China leads private 5G networks in industrial facilities

China is building infrastructure for 5G networks, but the technology is actually widespread inside factories, coal mines, shipyards and warehouses.

The country is best at deploying powerful localized 5G networks on vast industrial sites aimed at helping automate labor-intensive or dangerous industrial processes and increasing productivity. It is widely regarded as being on the front line.

These sites include 5G coal mines with remote drilling machines, so-called smart factories that automate production and quality control, and seaports with internet-connected cameras that process and aggregate cargo containers.

Revenue from 5G private network deployment

These 5G private networks, unlike consumer networks that cover towns and cities, are dedicated to specific enterprise sites with bespoke hardware and software. Being isolated from the public network, you can tailor it to your specific requirements and do more. Complex jobs and processes.

Big plan

Many such projects are under construction in the United States, Europe, and other parts of the world, but analysts say the government will build and deploy private networks next-generation networks.

“China is very ambitious about the development of 5G. Basically, we are making 5G a national priority and targeting the digital transformation and connectivity of the economy,” said Greater China, head of the telecommunications industry group GSMA. Said Sihan Bo Chen.

Last year, the companies involved in the deployment generated $ 1.2 billion in revenue from a 5G private network serving Chinese companies and governments, according to ABI Research. It accounts for about one-third of the world’s total and exceeds the revenue generated in Europe and North America. , Technical research company. This figure is a substitute for the scale of such network deployments in China, says LeoGergs, an ABI analyst studying the use of 5G networks by businesses.

At the port of Ningbo, China, a 5G network will automate freight container aggregation and power unmanned container trucks.


Alex Plavevski / EPA Shutterstock

Research firms expect China’s lead to grow in the coming years, given the aggressive government goals. This year, the revenue of private networks generated in China is expected to increase by about 60%. The ABI predicts that it will exceed $ 5 billion by 2025.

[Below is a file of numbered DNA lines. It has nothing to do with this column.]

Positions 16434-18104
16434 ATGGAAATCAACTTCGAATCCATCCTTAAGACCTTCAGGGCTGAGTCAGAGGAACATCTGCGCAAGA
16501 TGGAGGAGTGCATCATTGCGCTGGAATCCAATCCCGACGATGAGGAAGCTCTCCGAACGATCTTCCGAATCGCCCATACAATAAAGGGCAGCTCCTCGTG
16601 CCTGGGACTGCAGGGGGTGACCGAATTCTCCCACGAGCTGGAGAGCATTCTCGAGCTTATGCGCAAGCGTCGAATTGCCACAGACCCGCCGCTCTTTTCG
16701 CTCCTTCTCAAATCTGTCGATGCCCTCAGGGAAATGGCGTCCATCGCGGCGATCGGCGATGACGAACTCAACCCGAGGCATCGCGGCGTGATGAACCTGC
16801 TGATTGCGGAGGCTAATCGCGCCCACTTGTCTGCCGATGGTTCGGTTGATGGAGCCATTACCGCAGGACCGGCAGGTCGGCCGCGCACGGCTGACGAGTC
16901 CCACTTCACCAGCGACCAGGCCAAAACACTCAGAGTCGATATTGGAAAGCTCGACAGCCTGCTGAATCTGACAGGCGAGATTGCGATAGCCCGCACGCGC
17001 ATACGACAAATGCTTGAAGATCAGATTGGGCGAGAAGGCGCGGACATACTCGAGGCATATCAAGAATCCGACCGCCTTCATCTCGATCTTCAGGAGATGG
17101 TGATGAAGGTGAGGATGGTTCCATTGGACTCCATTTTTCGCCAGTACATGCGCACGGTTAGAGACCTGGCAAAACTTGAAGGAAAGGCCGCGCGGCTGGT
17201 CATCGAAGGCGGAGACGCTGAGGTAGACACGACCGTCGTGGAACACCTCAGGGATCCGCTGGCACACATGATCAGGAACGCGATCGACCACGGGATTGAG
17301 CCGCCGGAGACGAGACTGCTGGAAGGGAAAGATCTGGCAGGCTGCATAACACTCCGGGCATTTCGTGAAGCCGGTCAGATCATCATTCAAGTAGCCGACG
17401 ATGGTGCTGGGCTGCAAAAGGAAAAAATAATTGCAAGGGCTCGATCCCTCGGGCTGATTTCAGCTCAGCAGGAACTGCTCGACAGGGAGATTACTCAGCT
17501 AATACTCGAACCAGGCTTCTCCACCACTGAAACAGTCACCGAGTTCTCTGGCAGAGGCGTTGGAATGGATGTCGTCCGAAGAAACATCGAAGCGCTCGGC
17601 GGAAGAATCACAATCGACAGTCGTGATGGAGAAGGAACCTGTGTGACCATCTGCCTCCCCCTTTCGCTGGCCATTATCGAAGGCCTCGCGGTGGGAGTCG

China is generally the world leader in 5G deployments. According to the Ministry of Industry and Information Technology, as of the end of last year, China has more than 1.4 million 5G base stations, accounting for 60% of the world total. A government agency that oversees China’s technology sector.

Last April, Beijing set a set of goals to achieve in 5G by 2023. The plan, called “Set Sail,” targets more than 560 million individual 5G users nationwide with a 5G subscriber rate. Over 40% of the population. For major industries, the government wants 5G penetration to exceed 35% and also aims to build more than 3,000 private 5G networks by that year.

“This shows how deeply the government is involved in China’s 5G deployment,” says Gergs.

Go underground

Xinyuan coal mine control center.


Qilai Shen / Bloomberg News

Some of such projects in China are already in operation. One example: Xinyuan Coal Mine in Shanxi Province, which is rich in Chinese coal. Last year, telecommunications vendor Huawei Technologies Co. and state-owned operator ChinaMobile941 -0.39%

We have developed an underground 5G network that enables remote inspection of mines and automation of mining activities using tunneling equipment operated by remote control deep underground.

Similar technology is working at the Xiangtan Steel Factory in Xiangtan, a city in southern China. In 2019, Huawei and China Mobile built 5G coverage for the factory and are now running 5G-connected cranes and video surveillance cameras to assist in operation and surveillance, according to reports on the GSMA project. GSMA says that in the port city of Ningbo, it has built a similar 5G network to automate freight container aggregation and power unmanned container trucks.

“Private network deployments are really just getting started, and China is already a bit outlier,” says Gergs.

Strumpf is a reporter for The Wall Street Journal in Hong Kong and can contact

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